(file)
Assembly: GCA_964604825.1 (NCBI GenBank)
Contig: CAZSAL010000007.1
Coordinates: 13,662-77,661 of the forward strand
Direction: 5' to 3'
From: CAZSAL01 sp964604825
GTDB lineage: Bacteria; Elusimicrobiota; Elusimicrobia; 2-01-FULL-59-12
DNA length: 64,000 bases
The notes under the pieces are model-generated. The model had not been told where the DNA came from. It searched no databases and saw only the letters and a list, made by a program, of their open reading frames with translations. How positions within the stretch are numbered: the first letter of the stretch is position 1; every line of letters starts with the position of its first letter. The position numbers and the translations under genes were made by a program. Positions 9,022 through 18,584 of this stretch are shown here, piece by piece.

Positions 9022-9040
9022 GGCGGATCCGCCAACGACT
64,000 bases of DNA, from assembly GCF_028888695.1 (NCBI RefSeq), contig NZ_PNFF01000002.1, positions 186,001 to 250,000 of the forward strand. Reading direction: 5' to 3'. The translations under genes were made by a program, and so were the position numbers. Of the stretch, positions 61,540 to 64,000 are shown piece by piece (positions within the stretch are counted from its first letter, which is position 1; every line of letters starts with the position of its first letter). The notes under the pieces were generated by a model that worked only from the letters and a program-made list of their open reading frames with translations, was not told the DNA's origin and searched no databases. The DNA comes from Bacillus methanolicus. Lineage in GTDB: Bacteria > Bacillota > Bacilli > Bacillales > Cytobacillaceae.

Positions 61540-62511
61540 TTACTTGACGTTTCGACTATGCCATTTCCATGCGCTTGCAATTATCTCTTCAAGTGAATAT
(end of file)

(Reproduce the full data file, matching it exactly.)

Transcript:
Assembly: GCA_964604825.1 (NCBI GenBank)
Contig: CAZSAL010000007.1
Coordinates: 13,662-77,661 of the forward strand
Direction: 5' to 3'
From: CAZSAL01 sp964604825
GTDB lineage: Bacteria; Elusimicrobiota; Elusimicrobia; 2-01-FULL-59-12
DNA length: 64,000 bases
The notes under the pieces are model-generated. The model had not been told where the DNA came from. It searched no databases and saw only the letters and a list, made by a program, of their open reading frames with translations. How positions within the stretch are numbered: the first letter of the stretch is position 1; every line of letters starts with the position of its first letter. The position numbers and the translations under genes were made by a program. Positions 9,022 through 18,584 of this stretch are shown here, piece by piece.

Positions 9022-9040
9022 GGCGGATCCGCCAACGACT
64,000 bases of DNA, from assembly GCF_028888695.1 (NCBI RefSeq), contig NZ_PNFF01000002.1, positions 186,001 to 250,000 of the forward strand. Reading direction: 5' to 3'. The translations under genes were made by a program, and so were the position numbers. Of the stretch, positions 61,540 to 64,000 are shown piece by piece (positions within the stretch are counted from its first letter, which is position 1; every line of letters starts with the position of its first letter). The notes under the pieces were generated by a model that worked only from the letters and a program-made list of their open reading frames with translations, was not told the DNA's origin and searched no databases. The DNA comes from Bacillus methanolicus. Lineage in GTDB: Bacteria > Bacillota > Bacilli > Bacillales > Cytobacillaceae.

Positions 61540-62511
61540 TTACTTGACGTTTCGACTATGCCATTTCCATGCGCTTGCAATTATCTCTTCAAGTGAATAT